Darling Point is popular with real estate investors and, given the suburb’s great fundamentals, it’s easy to see why.

In fact, I often describe Darling Point as an investor’s paradise. Once people live here they love it. In my experience, these same local residents are then often drawn to invest here when the opportunity presents itself.

Who invests in Darling Point?

Over the years I’ve met and worked with many people who own their own home in our area but also own investment properties in the same or nearby buildings.

Many people from outside of Sydney choose Darling Point when they’re looking for an investment that can double as a city pad. They often have their primary residence in the Southern Highlands or on the beaches but share their Darling Point apartment with friends and family or rent it out when they’re not using it.

Darling Point has also long been a favourite with renters, particularly young city professionals. In fact, many renters love Darling Point so much they decide to become owners here themselves when the time is right.

Great investment fundamentals

Darling Point is a suburb that ticks many boxes for property investors. For example:

Thinking of selling?
Just researching the market?
  • Astute investors know that nothing trumps location. Just 4km from the CBD Darling Point’s harbourside location is truly fabulous. It’s super close to all the action but feels a world away.
  • Residents are blessed with tranquil, tree-lined streets, harbour views, great walks and gorgeous parks.
  • As I’ve already mentioned, our area is in high demand from tenants. Census data shows that around 34% of properties in Darling Point are rented. This keeps vacancies low and rents high.
  • realestate.com.au classifies Darling Point as a high demand area. Listings here receive traffic well above the NSW average with online searchers, helping them to maintain their value and grow over time.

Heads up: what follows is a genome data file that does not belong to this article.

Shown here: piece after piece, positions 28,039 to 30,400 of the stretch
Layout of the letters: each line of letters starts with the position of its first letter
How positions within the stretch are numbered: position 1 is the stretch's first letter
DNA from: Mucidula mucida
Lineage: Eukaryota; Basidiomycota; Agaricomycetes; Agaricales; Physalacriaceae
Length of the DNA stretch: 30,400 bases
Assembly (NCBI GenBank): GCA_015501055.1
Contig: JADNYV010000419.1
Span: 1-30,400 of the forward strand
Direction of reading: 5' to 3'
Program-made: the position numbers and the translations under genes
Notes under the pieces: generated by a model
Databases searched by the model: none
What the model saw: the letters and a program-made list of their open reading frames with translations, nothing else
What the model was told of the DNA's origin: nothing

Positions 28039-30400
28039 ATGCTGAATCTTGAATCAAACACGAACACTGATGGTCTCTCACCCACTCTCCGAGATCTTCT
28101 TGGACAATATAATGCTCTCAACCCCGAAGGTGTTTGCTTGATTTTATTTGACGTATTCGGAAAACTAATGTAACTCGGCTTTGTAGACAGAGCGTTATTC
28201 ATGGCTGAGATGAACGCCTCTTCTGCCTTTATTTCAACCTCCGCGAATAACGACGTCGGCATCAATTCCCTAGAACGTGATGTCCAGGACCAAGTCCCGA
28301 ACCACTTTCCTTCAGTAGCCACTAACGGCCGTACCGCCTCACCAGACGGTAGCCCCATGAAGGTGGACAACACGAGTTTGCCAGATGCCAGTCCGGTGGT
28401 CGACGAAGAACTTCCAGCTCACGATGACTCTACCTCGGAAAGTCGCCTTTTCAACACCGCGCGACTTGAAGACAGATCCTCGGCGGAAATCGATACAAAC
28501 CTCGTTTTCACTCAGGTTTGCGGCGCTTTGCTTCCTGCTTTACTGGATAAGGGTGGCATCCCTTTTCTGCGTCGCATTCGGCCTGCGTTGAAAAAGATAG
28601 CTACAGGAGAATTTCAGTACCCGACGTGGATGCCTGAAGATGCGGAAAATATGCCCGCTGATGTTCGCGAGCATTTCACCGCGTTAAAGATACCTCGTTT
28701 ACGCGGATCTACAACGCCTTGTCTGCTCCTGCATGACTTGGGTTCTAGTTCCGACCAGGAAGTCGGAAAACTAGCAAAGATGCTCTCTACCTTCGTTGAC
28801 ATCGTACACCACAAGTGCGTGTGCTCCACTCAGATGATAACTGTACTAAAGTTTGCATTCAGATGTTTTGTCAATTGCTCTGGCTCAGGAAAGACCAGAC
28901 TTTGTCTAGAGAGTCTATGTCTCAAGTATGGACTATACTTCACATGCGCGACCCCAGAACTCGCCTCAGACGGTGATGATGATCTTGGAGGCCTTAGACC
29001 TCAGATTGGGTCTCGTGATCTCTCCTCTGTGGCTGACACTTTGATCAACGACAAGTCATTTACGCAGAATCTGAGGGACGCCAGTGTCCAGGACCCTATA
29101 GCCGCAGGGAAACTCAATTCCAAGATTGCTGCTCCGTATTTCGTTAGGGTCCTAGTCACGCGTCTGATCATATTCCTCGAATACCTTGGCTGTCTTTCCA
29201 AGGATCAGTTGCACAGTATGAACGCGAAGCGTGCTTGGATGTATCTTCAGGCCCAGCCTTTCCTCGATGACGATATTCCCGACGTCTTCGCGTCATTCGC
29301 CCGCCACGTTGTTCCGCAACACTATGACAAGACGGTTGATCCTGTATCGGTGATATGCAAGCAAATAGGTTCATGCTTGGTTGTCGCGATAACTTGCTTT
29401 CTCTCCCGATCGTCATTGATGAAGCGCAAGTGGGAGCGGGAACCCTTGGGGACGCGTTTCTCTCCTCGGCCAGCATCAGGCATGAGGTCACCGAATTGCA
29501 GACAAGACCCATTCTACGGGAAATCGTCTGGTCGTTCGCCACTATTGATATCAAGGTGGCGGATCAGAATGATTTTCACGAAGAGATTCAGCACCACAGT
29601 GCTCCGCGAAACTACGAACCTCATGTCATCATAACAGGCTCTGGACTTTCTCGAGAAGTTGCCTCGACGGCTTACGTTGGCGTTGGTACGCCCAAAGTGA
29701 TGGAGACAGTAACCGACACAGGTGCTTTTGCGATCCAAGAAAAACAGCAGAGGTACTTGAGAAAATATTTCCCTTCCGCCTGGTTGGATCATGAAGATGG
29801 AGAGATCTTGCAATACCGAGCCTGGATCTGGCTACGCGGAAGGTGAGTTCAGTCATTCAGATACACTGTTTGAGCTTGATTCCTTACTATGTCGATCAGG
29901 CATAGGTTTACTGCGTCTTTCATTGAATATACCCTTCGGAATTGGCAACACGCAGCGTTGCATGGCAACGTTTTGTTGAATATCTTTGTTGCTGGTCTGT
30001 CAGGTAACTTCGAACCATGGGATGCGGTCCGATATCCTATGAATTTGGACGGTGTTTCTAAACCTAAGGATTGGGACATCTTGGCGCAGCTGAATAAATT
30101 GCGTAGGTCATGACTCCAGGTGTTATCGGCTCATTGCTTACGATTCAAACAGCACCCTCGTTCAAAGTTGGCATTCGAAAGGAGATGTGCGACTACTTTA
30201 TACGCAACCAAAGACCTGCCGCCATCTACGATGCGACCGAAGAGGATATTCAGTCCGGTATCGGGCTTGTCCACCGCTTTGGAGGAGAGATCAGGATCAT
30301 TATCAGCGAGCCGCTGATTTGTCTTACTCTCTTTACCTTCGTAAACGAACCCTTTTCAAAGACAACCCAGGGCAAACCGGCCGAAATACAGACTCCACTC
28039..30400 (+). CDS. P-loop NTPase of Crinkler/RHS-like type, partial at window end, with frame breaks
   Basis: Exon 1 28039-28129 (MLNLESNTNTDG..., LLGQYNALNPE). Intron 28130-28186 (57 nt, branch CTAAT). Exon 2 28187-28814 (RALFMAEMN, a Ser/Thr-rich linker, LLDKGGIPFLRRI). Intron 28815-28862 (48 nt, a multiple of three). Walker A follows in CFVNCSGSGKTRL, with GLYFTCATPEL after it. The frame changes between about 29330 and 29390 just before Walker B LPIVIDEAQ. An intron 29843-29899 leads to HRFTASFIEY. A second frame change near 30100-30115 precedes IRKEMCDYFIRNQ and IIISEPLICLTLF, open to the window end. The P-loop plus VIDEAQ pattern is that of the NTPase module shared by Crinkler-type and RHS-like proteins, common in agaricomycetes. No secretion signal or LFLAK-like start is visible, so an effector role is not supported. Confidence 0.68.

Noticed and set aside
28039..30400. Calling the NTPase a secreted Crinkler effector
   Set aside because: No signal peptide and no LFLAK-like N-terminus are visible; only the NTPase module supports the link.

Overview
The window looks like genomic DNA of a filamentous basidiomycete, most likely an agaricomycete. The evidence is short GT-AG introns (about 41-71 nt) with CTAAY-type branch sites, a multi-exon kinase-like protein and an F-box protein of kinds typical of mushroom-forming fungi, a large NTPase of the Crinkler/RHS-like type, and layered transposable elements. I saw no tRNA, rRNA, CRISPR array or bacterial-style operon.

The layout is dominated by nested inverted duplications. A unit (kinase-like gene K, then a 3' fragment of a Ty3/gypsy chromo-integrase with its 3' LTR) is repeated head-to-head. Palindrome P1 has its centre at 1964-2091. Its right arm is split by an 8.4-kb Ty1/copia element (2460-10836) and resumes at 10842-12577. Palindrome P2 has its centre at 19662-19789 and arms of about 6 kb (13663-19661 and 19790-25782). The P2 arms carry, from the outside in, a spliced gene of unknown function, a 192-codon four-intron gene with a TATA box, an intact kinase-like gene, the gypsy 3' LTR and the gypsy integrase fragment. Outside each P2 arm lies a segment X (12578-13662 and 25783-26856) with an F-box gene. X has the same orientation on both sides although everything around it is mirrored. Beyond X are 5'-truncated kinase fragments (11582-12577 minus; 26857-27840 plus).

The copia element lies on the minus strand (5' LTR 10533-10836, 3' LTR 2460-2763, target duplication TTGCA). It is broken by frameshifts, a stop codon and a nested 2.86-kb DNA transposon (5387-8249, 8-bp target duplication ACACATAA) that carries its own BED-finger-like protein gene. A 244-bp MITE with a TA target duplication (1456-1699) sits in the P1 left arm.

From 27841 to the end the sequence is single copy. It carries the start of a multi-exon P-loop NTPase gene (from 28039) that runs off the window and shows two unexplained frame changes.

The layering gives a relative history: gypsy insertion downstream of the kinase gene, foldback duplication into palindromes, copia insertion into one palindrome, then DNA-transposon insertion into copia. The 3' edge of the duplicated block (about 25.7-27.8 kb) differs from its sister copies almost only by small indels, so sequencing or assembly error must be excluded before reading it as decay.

• This is a blue-chip area and although prices may be steep at the top end of the market, investors can afford quality entry-level apartments. One-bedroom units represent particularly good value. A one-bedder will cost from $800,000 to around $1.2 million, depending on its attributes and views.
  • There is a good cross-section of apartments to choose from. From character art deco to converted houses, modernist 1960s and 70s high rise or luxury contemporary penthouses.  Census data reveals that 11% of properties have one bedroom, 43% of properties have two bedrooms, and 33% have three bedrooms.
  • Darling Point has great infrastructure and transport connections including a local bus service, and a ferry service. It’s also just a short walk across New South Head Road to Edgecliff Station and the bus terminal.
  • Richie’s cafe is the backbone of the community, with larger supermarkets, shops and cafes conveniently right next door at Edgecliff or Double Bay.

Darling Point: The figures

While the median house price currently sits at around $7 million in June 2020, according to realestate.com.au, units are a much more accessible $1,727,500.

The median weekly rent for units is $820 according to realestateinvestar.com.au, with a yield of 2.5%, and a vacancy rate of 3.22%. Rents may have dipped slightly this year, in part due to COVID. But capital gains have been solid over the past decade. In 2011, units sold for a median price of $1.2 million, meaning they’ve risen over half a million dollars since.

Looking to buy or sell property in Sydney’s Darling Point?

Get in touch with me today.